The American Society of

          Digital Forensics & eDiscovery, Inc

          For Digital Evidence Experts™


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Computer Forensics Imaging


A computer forensics image preserves data. This data can reside on various media, such as a hard drive, a thumb drive, a network share, or many others. The tools and techniques used depend on the specific type of media and the circumstances of the collection. 


A computer forensics image has two hallmark traits. The first trait is preserving data integrity to the extent technically possible. Ultimately, this protects the data from alteration. The second trait is completeness. It captures all of the data, including the logical data and less obvious information such as the ‘file slack’ (see below) and the metadata.


A computer forensics image is a true and accurate copy of the data. It is unaltered to the greatest extent possible. This image represents all of the targeted data. A bit-by-bit image contains every single bit of data. 


Computer users are familiar with making a copy of data. This data is generally understood to be logical data. This information is copied or moved with the standard Windows ‘Copy’ command. 


When data is copied to a new location, old data may reside within that same location. If the older data was larger than the latest data, specific old data might remain on the media even after the new data has partly been overwritten. This remaining older data can be very revealing to an investigator, and it is called a ‘file slack.’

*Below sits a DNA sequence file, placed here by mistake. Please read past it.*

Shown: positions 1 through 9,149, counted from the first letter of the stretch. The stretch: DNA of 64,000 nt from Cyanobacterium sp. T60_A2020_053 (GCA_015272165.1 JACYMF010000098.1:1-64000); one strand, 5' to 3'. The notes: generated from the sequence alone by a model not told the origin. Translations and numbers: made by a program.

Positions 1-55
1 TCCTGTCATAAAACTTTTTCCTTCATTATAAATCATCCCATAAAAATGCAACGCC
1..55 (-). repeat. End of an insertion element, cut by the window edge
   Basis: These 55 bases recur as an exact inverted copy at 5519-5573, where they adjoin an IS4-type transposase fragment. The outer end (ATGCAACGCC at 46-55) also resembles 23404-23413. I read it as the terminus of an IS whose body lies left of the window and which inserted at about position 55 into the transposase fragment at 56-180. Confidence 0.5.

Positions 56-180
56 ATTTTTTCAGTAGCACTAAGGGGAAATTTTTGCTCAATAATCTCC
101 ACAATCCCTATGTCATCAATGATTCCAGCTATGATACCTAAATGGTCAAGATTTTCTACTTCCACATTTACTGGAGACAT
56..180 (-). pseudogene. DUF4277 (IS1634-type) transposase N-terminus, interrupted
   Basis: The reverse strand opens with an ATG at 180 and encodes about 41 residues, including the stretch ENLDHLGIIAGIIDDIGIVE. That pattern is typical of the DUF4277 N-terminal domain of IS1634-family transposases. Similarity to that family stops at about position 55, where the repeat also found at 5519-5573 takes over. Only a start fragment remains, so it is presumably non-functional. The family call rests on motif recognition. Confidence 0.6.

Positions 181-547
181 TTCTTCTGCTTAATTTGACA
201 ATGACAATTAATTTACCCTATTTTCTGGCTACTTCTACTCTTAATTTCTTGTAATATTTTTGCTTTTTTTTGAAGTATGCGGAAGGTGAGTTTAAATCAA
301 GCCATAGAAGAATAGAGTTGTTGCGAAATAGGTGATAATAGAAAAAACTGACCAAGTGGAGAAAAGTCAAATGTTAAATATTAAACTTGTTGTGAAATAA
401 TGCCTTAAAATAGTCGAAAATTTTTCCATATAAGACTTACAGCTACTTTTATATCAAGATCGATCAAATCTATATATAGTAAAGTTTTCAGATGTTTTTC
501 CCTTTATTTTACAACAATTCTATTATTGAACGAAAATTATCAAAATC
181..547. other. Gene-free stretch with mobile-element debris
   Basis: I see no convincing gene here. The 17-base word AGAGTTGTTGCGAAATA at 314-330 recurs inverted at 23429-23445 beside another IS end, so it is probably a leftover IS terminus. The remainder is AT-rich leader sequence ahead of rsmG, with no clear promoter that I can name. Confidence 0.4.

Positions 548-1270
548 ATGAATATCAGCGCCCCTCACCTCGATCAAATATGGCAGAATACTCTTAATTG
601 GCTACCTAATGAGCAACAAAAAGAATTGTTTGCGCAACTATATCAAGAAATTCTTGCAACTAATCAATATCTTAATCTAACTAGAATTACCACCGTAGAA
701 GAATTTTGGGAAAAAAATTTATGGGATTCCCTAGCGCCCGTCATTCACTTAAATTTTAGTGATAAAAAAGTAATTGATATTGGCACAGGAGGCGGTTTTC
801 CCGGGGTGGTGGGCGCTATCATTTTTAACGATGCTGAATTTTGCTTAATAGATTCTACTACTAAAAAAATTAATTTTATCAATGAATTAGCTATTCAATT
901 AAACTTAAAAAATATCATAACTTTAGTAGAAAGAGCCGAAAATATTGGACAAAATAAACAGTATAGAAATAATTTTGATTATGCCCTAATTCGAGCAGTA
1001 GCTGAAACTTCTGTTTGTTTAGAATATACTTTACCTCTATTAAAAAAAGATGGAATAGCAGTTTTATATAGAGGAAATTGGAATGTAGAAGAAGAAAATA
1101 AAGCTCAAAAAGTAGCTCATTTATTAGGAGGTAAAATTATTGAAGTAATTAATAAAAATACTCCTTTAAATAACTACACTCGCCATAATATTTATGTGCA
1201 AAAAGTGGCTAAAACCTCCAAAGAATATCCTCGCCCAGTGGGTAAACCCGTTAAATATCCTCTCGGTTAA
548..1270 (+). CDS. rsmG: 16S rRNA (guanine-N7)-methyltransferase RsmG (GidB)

Computer users are often shocked to discover that on most operating systems, the file name does not reside inside the file itself. Changing the file name generally doesn’t alter any data within the file. For example, on Windows 10, the file name is stored within a particular system file called $MFT, which stands for Master File Table. This table is full of a file’s metadata. File metadata includes the file name, file created date, file modified date, file size, and many other items.


In many cases, many computer forensic imaging software packages create a digital fingerprint of the data, called a hash value. Examples include the MD5 hash, message digest #5, or the secure hashing algorithm (SHA). This value facilitates a quick and easy verification process in the future.


Several computer programs, offered by a variety of software manufacturers which will create a computer forensics image. For example:


  • Open Text’s software is called Encase.
  • Access Data’s software, called FTK Imager.
  • Linux command called DD.

Encase Forensically is one of the most widely known data forensics programs within the community. Encase creates a computer forensic image into a specific data format called Expert Witness. This format has error checking, and the first file’s extension will be E01. If the image exceeds a specified size, a second file is created with the file extension of E02, and so on. 


FTK Imager was created by Access Data and is common within the forensic community.


DD works for many cases on Linux, Apple, and Unix systems. While this file contains all the data, it has no inherent error checking.


While there are a variety of formats and ways to create a computer forensics image, the image must have integrity and be complete. The Expert Witness and DD formats do both; however, Expert Witness also contains a series of built-in checks to allow easy verification.


If you want more information about computer forensics images, please refer to other articles on the American Society of Digital Forensics and eDiscovery’s website at www.asdfed.com.

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The American Society of

     Digital Forensics & eDiscovery, Inc

     For Digital Evidence Experts™

       2451 Cumberland Parkway, Suite 3382 

       Atlanta, GA 30339-6157

       (866) 534-9734

       Contact us online.




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